“It was awesome,” she said. “I gained some really great relationships and mentors, especially from meeting the Speakers and the Secretaries.”

R. Jai found a particularly influential mentor in Dr. John Agwunobi, who was the state’s Secretary of Health at the time. He would go on to be the U.S. Assistant Secretary for Health from 2005-2007.

After finishing up the fellowship and her master’s degree, R. Jai continued her efforts to strengthen communities by doing development work for the Boys and Girls Club. Less than a year into the gig, she said, “I got a call from out of the blue.”

R. Jai said she still doesn’t know where the Florida Department of Financial Services got her name, but they called to ask whether she’d like to be a “special assistant” for state Chief Financial Officer Sink. R. Jai jumped at the chance to work for the CFO. She started in March 2007.

“I had a lot of responsibilities,” R. Jai said. “I did a lot of travel with the CFO. I was her travel aide. And I did a lot of work with the boards and commissions, primarily with all the health care boards. I also was her staff member for the Healthy Kids Corporation. That’s a partner of Florida KidCare, which is (state-provided) children’s health insurance. When they asked, I said, ‘Hey, health care? I love it. I’m all over it.’ ”

In August 2008, R. Jai was promoted to her current position. We’ll give you the short title, which is Director of Appointments for the Office of Boards. Long story short, she oversees the CFO’s appointments of members to more than 75 state boards.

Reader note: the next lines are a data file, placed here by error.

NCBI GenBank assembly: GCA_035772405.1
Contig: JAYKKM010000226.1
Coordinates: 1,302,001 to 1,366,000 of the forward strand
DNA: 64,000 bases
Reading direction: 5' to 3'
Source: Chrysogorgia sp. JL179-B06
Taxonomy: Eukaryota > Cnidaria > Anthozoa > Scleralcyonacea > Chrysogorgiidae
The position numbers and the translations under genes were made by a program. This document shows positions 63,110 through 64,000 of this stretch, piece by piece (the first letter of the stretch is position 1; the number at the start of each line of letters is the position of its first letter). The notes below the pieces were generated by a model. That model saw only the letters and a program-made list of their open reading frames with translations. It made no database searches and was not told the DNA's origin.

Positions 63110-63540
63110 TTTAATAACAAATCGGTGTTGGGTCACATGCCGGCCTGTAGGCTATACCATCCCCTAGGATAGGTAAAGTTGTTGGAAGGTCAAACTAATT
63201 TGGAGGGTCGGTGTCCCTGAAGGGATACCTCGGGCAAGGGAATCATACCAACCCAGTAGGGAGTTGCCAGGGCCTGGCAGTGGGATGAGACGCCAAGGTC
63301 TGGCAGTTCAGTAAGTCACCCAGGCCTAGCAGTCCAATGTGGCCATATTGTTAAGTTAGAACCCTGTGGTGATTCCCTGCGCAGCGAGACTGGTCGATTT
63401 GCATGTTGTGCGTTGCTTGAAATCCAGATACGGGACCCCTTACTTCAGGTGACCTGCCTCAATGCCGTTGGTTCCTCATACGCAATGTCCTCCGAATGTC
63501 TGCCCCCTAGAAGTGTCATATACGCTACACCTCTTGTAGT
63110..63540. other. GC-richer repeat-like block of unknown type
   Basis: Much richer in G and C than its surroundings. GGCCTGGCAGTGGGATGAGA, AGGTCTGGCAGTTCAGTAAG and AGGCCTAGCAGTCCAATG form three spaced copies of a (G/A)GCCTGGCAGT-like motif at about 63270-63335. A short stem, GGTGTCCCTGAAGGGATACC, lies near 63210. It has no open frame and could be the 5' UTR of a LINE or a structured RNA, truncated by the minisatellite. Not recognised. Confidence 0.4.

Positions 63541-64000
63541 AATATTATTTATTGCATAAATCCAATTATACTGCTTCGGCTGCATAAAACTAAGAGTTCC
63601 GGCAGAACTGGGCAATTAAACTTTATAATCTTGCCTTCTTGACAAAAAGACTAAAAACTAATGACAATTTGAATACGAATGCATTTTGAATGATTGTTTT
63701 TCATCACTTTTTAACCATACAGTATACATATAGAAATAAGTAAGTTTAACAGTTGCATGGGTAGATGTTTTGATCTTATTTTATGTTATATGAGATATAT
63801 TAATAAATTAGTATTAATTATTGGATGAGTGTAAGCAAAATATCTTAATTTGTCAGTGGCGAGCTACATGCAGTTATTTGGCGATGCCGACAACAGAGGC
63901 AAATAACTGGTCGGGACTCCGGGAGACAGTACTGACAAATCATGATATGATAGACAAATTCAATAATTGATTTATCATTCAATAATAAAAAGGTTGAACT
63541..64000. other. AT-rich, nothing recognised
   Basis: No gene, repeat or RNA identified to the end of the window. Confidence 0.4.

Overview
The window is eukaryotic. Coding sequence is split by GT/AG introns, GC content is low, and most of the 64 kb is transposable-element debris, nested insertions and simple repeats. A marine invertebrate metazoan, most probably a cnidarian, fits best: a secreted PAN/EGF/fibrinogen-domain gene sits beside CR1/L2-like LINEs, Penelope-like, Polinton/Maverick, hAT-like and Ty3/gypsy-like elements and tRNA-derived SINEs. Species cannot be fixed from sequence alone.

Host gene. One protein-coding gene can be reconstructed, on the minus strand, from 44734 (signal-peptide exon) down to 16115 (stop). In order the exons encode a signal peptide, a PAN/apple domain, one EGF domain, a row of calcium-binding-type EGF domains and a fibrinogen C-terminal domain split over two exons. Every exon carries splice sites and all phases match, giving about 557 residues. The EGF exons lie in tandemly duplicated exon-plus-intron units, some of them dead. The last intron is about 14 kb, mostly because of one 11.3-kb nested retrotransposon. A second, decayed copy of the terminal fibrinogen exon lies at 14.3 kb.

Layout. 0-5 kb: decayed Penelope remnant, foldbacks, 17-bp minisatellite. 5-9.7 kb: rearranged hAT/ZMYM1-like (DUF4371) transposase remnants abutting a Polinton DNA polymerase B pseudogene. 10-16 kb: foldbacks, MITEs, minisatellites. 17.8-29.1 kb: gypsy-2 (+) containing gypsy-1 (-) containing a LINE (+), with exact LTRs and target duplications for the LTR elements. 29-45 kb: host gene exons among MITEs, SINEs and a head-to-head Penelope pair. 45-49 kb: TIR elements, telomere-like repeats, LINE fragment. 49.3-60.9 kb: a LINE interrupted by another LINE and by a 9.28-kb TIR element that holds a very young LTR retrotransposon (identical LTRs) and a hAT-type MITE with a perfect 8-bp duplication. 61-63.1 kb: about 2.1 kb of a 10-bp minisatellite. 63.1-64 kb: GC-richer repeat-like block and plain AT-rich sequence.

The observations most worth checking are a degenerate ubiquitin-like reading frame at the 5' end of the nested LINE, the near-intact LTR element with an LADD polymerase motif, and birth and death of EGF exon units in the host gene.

R. Jai helps vet candidates for the boards, coordinates all of the liaisons to the boards and personally acts as the liaison for – you probably saw this coming – all of the health boards. She said she loves working for Sink:

“She brings a different perspective to state government in that she was a business person for 26 years,” R. Jai said of Sink. “I really enjoy working for her. She’s very passionate about public service. She values the kinds of values the same things I value. She always makes sure there’s diversity on our boards in every way.”

R. Jai doesn’t have any role in the gubernatorial campaign – Sink made it clear that DFS staffers need to continue to give the department their full attention. But R. Jai said she’d love to continue to work for Sink if her boss does become Florida’s next Governor.

She credits her interest to the experience she received as a Fellow, especially given the program’s mission to bring together future leaders from a wide variety of backgrounds.

“It was great for me because it was eye-opening,” R. Jai said. “You know, at a young age, I probably did not have any close conservative friends. Interacting with the other Fellows – some of whom were quite conservative – it certainly helped broaden my views on a lot of things.”

R. Jai said she learned a lot not only from other fellows, but from meeting with state leaders including then-Governor Jeb Bush.

“I consider myself a fairly progressive Democrat, so that was an interesting experience. I always took something from that. It broadened some of my views, and in talking to the other Fellows, I’d like to think I broadened some of their views as well.”